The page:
The art of oversigning, or too much is never enough

Andy Staples has a piece up about oversigning that will have you shaking your head about one Houston Nutt.  Everybody knows the Nuttster signed 37 kids to letters of intent with Ole Miss a couple of weeks ago, and while the general reaction is a little tut tutting along with some muttering about grayshirting and Jucos, perhaps his strategy deserves further scrutiny and criticism based on something that happened with last year’s class.

… Sometimes, however, the numbers don’t work. Nutt’s 31-player class in 2008 included a quarterback/defensive back from Sherwood, Ark., named Hunter Miller. Last summer, it became clear the Rebels had more qualified signees than they had available scholarships. Nutt asked Miller to grayshirt. Miller declined and asked to be released from his letter of intent so he could walk on at Arkansas. Reached this week, Miller’s mother, Dawn, said she would rather not comment except to say that there were no hard feelings and that “everything worked out best for Hunter,” who has since transferred to a junior college to play baseball.

Oops, sorry.  Best of luck to you, kid.

Maybe the Nuttster needs a mentor to sharpen his game.  Staples does a nice job of mapping the route Nick Saban took to clear space to get his 2008 class of 32 signees accounted for at Alabama.

… Two players (receiver Chris Jackson and kicker Corey Smith), enrolled in January 2008. Because Alabama has two scholarships left in the class for the 2007-08 academic year, Jackson and Smith’s scholarships counted back to that class. That brought the 2008-09 number to 30. Meanwhile, athlete Devonta Bolden, defensive end Brandon Lewis and receiver Kerry Murphy failed to qualify academically, bringing the number down to 27. Running back Jermaine Preyear, nursing a shoulder injury, accepted a grayshirt, bringing the number down to 26. During the summer, receivers Destin Hood and Melvin Ray signed professional baseball contracts, bringing the total of incoming freshman for the 2008-09 class to 24.

But that was only part of the equation. Alabama still needed to shed existing scholarships to stay under 85. During the offseason, the Tide lost defensive back Tremayne Coger (transferred to Jacksonville State), offensive lineman Patrick Crump (quit football), defensive end Jeremy Elder (arrested on a robbery charge), quarterback Nick Fanuzzi (transferred to Rice), receiver Tarence Farmer (transferred to Wyoming), linebacker Jimmy Johns (arrested on cocaine dealing charges), linebacker Zeke Knight (medical hardship) and cornerback Lionel Mitchell (medical hardship for back injury).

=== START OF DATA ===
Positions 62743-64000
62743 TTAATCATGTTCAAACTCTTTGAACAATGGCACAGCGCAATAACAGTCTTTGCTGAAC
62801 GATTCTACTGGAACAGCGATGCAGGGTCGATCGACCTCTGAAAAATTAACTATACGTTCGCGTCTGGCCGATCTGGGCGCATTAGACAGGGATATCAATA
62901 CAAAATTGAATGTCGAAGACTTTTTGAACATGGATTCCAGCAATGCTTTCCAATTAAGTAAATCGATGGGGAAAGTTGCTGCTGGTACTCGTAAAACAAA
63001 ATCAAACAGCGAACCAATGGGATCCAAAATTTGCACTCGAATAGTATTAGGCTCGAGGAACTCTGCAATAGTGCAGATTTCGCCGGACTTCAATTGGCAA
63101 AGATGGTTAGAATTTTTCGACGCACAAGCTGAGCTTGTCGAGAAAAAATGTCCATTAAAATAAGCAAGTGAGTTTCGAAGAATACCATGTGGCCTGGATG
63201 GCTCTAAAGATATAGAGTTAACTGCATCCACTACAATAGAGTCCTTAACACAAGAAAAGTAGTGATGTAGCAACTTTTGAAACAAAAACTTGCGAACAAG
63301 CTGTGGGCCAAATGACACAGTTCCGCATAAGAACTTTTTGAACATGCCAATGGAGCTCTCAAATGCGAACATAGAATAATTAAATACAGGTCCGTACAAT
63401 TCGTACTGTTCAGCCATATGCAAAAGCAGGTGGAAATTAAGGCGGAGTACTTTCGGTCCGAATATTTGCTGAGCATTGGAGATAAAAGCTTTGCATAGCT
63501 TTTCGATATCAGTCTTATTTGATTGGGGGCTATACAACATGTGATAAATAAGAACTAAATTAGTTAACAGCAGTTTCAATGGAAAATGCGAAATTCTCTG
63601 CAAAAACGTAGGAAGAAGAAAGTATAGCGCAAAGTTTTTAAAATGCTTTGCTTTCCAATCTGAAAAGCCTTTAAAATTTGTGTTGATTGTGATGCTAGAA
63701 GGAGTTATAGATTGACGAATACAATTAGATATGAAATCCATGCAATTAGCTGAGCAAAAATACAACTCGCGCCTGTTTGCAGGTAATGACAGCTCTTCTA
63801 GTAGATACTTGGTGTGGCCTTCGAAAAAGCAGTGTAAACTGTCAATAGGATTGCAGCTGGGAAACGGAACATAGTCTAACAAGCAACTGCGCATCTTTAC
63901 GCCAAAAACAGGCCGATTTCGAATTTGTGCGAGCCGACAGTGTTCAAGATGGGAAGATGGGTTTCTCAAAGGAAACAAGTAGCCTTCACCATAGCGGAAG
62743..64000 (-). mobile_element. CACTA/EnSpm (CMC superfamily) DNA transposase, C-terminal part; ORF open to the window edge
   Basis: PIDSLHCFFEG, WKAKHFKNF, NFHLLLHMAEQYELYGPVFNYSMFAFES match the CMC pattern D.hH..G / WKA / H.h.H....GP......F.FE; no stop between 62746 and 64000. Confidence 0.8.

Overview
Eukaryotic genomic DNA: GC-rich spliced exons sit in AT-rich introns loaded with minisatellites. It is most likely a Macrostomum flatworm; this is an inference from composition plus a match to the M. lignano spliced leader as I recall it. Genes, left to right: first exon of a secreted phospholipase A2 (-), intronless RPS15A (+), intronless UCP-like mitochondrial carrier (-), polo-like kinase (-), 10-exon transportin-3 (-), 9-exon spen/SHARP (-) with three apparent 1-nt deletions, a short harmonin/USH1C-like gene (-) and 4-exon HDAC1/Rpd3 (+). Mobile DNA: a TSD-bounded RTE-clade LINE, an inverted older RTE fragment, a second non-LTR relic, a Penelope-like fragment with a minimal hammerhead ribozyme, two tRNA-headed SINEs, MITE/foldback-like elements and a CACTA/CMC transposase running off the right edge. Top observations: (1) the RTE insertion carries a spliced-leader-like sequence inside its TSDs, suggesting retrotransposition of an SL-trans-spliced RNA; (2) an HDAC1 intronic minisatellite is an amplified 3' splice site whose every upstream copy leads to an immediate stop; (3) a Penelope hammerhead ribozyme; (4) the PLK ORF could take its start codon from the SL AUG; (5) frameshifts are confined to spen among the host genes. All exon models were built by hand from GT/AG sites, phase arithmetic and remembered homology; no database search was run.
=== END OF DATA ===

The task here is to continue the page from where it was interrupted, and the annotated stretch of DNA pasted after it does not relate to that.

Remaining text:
You can’t tell the (former) players without a scorecard.

On the other hand, Mark Richt gets a pat on the back from Staples.

… Georgia coach Mark Richt refuses to oversign for two reasons. First, he wouldn’t want to run out of scholarships for qualified players. Second, he would not want to run off current players who have eligibility remaining to keep the Bulldogs under the 85-scholarship limit. “We could always get into a situation where we oversign, but there’s no way I could look at a kid and his parents and say, ‘We had some room, but now we really don’t.’ I just think you have to be careful,” Richt told The Atlanta Journal-Constitution on Signing Day. “I don’t want to oversign, then tell one of the kids we’ve already got, ‘You’ve got no value to us’ and toss him aside. I’m not going to do that.”

Yeah, that whole tossing-aside thing… if you get the feeling that there probably isn’t much margin for error for certain Rebel football players these days, it’s because there probably isn’t.  (Look out!  It’s the dreaded “violation of team rules”.)  Given that one of the Nuttster’s shiny new signees is a kid who got the bump from his previous school for using a dead person’s credit card, you have to wonder how nefarious was the behavior of those two non-starting miscreants to earn their coach’s wrath.

The answer, of course, is just enough.

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7 Comments

Filed under Recruiting

7 responses to “The art of oversigning, or too much is never enough

  1. The Realist

    This just makes me a little sick. Recruiting is creepy to begin with, but this takes it to a different level. This can be avoided (like Georgia). You might miss out on a more acclaimed player every now and then, but basically cutting players is such a dick move… unless its on NCAA 09. Then, that sorry 2-star FS you signed two years ago when he was the only guy who would sign with you has to go to free up space for the new hotness. See? Still a dick move, but in the virtual world people’s lives and well-beings aren’t compromised.

  2. Will Q

    I think everyone is being a little too hard on these coaches who oversign. On Saban’s part at least, it was obviously just good foresight. Why, he would have been starting the season last year with 69 players if he hadn’t oversigned!
    [/sarcasm]

  3. 69Dawg

    Apparently Nick either 1 knew that UA had a thug problem that he would have to clear up or 2 he is a psychic. I vote for #1.

  4. HackerDog

    Or 3, he doen’t want to rely on scouting services and evaluations on tape. He just brings in some extra kids and lets them audition for a scholarship.

    Two men enter, one man leaves.

  5. Seems to me that someone else besides the gentleman over at oversigning.com is happy to jump to conclusions without sufficient evidence beyond a personal dislike for the SEC’s football powers. For a different perspective on this issue, I encourage you to see my blog at “I’ve Got a Bone to Pick”:

    http://deepsthboy.wordpress.com/

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